2. I remember having a similar reaction when I saw a picture of a Darfur woman who had been raped. Her rapist had hacked both her hands off with a machete. Her toddler baby was balanced on her hip.

    My baby is the same age. I sat and thought about how difficult it must be to take care of that child without hands, and I was filled with horror that a human being could do that to another human being. It’s pictures like that – and stories like NPR’s – that wake me up to the cruelty and evil that is taking place at this very moment.

  3. I had a similar visceral reaction when I read “Left to Tell” a story of forgiveness of the Rwandan genocide. I felt I never again would be allowed to complain about my middle class suburban life without being immediately struck down.

    I am still haunted by the stories. I’ve been paralyzed by the hopelessness of the situation and my apparent inability to effect any real change.

    CS Lewis, interestingly, pulled me out of it. In the Screwtape letters, Screwtape, in his continued attempt to teach Wormwood to thwart goodness, says, “Do what you will, there is going to be some benevolence, as well as some malice, in your patient’s soul. The great thing is to direct the malice to his immediate neighbours whom he meets every day and to thrust his benevolence out to the remote circumference, to people he does not know. The malice thus becomes wholly real and the benevolence largely imaginary.”

    So, while our family continued to support organizations like Heifer and Kiva, for instance, I started to focus more on my immediate neighborhood, and my immediate community. I realized that there is a great deal of suffering right here, especially among the migrant population, and there is a great deal I can do to allay that pain. It has brought me a lot of peace.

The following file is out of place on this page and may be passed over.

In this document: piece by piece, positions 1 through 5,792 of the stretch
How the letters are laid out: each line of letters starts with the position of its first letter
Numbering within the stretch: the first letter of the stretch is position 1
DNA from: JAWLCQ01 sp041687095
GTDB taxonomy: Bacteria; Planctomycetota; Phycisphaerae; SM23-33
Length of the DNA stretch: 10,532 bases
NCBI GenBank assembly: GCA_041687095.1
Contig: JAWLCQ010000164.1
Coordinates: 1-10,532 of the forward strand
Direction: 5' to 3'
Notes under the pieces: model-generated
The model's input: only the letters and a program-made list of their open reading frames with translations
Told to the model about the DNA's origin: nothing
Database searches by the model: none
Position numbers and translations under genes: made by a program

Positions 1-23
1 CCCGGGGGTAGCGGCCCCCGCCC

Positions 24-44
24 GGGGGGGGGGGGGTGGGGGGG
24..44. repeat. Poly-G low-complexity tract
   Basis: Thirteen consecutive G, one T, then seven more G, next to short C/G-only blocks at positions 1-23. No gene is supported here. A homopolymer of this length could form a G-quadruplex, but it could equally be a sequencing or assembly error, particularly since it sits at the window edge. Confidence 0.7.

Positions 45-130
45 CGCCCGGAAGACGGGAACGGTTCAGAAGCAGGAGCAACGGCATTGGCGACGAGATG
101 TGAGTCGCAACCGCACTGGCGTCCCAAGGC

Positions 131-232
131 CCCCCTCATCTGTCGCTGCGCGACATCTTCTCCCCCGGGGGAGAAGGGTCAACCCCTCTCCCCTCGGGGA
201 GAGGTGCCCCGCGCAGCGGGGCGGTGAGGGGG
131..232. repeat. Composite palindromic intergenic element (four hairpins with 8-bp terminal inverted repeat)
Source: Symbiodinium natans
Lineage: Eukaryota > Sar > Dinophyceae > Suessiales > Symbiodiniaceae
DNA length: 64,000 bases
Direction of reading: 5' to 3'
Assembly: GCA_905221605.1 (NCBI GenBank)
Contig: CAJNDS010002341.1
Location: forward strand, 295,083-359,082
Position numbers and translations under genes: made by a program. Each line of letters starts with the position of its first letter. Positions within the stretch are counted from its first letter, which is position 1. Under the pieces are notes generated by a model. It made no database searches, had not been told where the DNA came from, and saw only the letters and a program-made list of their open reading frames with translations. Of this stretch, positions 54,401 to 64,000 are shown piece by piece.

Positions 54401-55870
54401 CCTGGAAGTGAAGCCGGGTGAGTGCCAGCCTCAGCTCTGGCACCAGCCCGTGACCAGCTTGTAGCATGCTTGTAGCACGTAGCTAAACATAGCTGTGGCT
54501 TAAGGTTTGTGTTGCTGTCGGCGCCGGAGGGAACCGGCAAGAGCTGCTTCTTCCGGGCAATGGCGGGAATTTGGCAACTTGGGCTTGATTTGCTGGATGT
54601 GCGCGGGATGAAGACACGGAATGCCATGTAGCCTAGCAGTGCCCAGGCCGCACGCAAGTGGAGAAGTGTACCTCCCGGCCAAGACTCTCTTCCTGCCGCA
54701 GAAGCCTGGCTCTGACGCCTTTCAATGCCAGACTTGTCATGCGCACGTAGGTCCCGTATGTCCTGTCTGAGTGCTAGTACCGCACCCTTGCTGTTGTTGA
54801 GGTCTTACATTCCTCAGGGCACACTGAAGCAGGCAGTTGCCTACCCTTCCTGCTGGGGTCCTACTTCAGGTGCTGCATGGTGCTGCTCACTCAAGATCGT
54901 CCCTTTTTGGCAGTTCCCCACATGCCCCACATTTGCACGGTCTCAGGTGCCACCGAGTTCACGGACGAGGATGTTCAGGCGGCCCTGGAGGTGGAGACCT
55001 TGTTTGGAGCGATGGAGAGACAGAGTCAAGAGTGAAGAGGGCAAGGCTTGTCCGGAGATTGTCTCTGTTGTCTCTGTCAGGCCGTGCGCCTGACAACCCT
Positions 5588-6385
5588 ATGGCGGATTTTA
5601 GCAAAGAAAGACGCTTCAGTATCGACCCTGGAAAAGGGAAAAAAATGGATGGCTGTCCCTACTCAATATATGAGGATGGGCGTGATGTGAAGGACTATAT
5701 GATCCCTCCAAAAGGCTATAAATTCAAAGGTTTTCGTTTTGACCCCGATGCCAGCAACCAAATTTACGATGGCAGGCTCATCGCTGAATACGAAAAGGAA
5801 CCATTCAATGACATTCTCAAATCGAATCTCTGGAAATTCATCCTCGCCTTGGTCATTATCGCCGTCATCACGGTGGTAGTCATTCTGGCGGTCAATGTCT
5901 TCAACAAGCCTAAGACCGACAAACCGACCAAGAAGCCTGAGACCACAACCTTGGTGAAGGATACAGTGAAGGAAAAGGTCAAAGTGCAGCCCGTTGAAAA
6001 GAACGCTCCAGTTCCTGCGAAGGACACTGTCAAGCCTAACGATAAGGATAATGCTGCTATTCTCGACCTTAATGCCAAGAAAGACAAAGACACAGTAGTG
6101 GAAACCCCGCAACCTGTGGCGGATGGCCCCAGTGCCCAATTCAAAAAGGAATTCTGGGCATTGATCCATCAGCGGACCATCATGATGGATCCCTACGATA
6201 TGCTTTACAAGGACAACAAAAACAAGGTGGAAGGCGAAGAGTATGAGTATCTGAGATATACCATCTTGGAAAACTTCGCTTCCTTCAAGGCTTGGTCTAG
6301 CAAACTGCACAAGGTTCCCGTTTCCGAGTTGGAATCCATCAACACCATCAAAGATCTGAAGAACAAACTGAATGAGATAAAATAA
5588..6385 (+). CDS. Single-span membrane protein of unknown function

4. I just found, and read this post and others, what a blessing to me to find other people with same and similar concerns as mine. I’m strugling in my crisis wich involves a lot of things together. One of those things is the horror that girls and women have to face in a daily basis arround the world. I live in a beautiful neighborhood,a very safe place, but can’t stop thinking about girls and women that are suffering so much in the rest of the world. Thanks for the post, I’m looking forward to help somehow too.
    I don’t know if I can see the images that you all comented but I’ll do when ready.
    I strugled for many years about sexual abuse even though I wasn’t abused,at least my therapists don’t find why I am so concerned about that topic. I started to think that I have to do something with these feelings, but never found anybody o anywhere to talk about them. I always got comments of content ,don’t find other word to describe.
    Thanks for the post again.
    Thankd for the Exponentii.

  5. Justine, thank you for that perspective! I was wishing I could do something to be helpful, and I really don’t know what it would be. I have renewed motivation to do my part in the community I live in.

    Amelia, thank you for the reminder.